Gabrielle, too needed to give intimate care to her son Steve who died from melanoma aged 24; she said the following: “Throughout all this you never lost your dignity as a young man. You allowed me to look after your body as I had when you were a baby. I fed you, washed you, wiped you clean but you remained in control” (Grinyer 2002:28). Despite Steve’s apparent ability to remain ‘in control’ the very fact that Gabrielle refers to the similarity to the care she had given her son as an infant, speaks of incongruity. Some families find it impossible to undertake such care. Anne, the mother of Chris who died at 21 from chronic myeloid leukaemia, was a medical doctor and presumably well used to patients’ bodies and bodily functions. However, she spoke of how she felt unable to help her son to shower. She recalled how humiliating he found it, how much he hated it, as she put it: “in fact the loss of any small dignity he had left” (Grinyer 2002:27). Her medical professionalism was apparently of little use to either of them. Both Brenda and Anne refer to the ‘dignity’ of their sons – Brenda feeling Miles had retained his while Anne felt Chris had lost his. Yet both were in similar situations indicating very individual and personal responses probably reflective of pre-existing relationships and family dynamics.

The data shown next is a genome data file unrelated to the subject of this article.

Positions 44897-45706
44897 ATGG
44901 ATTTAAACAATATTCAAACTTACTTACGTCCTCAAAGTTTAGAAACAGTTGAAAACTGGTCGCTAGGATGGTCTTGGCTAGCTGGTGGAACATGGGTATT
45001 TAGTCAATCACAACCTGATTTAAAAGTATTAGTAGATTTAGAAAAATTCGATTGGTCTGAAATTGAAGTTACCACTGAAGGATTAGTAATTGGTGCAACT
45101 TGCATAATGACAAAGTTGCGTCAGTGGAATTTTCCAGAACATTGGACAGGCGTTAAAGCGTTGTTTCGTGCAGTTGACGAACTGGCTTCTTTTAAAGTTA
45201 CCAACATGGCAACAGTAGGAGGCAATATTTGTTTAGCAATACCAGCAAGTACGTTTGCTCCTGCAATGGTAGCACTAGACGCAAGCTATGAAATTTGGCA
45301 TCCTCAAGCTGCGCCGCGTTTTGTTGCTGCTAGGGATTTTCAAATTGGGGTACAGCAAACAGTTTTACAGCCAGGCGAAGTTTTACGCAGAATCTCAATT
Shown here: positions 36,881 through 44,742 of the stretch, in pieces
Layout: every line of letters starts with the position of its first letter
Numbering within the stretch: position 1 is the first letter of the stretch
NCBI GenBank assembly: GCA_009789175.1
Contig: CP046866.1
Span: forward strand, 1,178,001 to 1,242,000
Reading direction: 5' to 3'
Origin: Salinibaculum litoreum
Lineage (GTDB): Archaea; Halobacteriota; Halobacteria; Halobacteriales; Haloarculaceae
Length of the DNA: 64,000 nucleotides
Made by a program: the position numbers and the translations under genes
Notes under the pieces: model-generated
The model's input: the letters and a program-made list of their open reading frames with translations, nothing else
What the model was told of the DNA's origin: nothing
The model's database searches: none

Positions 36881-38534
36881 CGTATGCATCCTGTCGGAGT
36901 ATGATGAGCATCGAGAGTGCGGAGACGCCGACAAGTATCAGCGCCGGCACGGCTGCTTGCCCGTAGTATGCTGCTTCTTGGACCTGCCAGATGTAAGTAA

Hawk et al (2009:512) suggest that ‘Adolescents and mothers often have closer relationships compared to fathers’. I suggest that it is not coincidental that all the parents cited here are mothers – indeed the majority of parents who participated in my research were mothers. It is also likely that it will be mothers who are the parents who take responsibility for intimate physical care. However, Hawk et al also argue that there is a ‘stronger social expectation for male adolescent autonomy compared to females’ (517). So it seems there may also be a gendered difference between caring for a son or daughter. Arguably, it is significant that none of the examples offered were about the intimate care of daughters which may appear to be more ‘natural’ between mothers and daughters than between mothers and sons.
All my research findings suggest that parents are willing to do anything to support their sons and daughters through cancer. They make physical, emotional and financial sacrifices of the highest magnitude, yet many are not prepared for the intimate care that they need to provide or the distress that an AYA will feel at being dependent on such care. There is no easy answer to this distressing situation; some families may be able to access professional carers; others feel they have no choice but to do what they believe to be their ‘duty’. For those who do so with difficulty, it might lessen any feelings of guilt if they know that it is not unusual that giving intimate care to AYAs generates feelings of ‘incongruent intimacy’.